Modern browsers are p-code systems, an idea that's been developed constantly (if not consistently) since the 1960s but is always seen as too inefficient for real-world use by a certain set of managers and developers: They run architecture-indepdendent code from the outside world in a sandboxed environment which provides a rich native API but very little access to the underlying system in order to enforce a security policy. Sun tried to do this with the JVM and Java applets, but they proved clunky enough that they didn't catch on, except in all of the places they did, of course; really, p-code systems in general are seen as inefficient failures except for all of the places they've become ubiquitous and sufficiently efficient to gain widespread use.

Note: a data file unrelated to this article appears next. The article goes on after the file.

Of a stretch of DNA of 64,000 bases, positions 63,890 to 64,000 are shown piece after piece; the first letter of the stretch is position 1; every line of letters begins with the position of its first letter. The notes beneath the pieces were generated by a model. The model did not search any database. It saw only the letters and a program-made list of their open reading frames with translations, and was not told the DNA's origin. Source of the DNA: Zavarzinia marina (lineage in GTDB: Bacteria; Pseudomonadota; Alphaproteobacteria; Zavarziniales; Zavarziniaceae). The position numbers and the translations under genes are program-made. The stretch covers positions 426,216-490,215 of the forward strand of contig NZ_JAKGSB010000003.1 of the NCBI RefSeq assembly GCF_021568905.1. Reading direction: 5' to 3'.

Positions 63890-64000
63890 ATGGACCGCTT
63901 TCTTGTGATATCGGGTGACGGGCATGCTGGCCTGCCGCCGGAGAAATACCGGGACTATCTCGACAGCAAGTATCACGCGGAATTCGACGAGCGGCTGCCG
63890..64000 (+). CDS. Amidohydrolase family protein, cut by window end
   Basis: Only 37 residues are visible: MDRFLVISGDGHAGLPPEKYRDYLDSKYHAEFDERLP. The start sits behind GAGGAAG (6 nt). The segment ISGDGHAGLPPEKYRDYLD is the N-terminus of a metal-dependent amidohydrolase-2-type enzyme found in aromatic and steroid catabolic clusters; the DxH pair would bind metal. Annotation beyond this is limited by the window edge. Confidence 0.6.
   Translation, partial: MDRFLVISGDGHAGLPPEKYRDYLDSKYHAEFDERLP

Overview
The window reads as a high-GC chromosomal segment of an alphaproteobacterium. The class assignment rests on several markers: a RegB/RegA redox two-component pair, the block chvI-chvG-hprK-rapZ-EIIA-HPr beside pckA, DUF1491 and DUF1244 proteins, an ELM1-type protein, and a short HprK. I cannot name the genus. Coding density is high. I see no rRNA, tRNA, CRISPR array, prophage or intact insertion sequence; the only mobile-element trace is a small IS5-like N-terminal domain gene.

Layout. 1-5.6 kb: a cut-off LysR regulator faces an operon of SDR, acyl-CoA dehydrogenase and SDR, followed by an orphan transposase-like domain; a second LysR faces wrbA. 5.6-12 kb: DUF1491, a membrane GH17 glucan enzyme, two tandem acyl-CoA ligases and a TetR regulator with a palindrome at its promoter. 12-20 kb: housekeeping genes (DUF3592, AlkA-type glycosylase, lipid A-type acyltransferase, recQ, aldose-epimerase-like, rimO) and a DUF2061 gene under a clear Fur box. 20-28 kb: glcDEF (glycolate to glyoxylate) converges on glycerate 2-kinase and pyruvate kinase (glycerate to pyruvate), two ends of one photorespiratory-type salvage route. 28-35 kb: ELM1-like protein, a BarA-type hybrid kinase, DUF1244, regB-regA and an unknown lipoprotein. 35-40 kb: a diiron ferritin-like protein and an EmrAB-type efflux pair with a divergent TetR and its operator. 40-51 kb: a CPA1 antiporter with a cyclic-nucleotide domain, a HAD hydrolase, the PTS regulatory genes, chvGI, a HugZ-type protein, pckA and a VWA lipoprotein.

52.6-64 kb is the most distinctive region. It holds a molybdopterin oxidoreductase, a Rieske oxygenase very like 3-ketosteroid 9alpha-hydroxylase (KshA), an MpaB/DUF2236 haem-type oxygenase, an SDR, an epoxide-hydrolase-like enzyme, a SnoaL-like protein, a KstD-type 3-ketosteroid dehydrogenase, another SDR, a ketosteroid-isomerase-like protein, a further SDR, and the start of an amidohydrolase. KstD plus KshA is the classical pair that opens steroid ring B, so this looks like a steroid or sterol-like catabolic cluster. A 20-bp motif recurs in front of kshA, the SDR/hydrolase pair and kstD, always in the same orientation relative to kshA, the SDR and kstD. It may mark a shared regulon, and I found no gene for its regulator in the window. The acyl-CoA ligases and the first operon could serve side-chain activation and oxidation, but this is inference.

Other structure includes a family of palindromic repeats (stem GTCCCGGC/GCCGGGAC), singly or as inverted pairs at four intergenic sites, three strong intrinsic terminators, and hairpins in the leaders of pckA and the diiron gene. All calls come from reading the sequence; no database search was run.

(Sarcasm? Me? Never!)
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  #66  
Old 09-26-2019, 12:11 AM
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related thoughts


* I don't really miss OS360 but SWylbur never worked weil on DOS or the WINs I tried.

* $700k? Piffle. I read that the MEDIAN pay for FazeBook employees in SanFran is US$240k. A few ricos may skew the curve, but this still indicates many in the half-million-plus range. $700k? Feh.

* It's like I'm watching the automotive industry circa 1900, before steamers and electrics were vanquished by petrol and diesel ICEs - blame electric starter laziness. The world yet evolves. PREDICTION: Implants linking human consciousness to the Net will be here soon. What OSs can/will integrate us? How hackproof will they be?
  #67  
Old 09-29-2019, 03:44 AM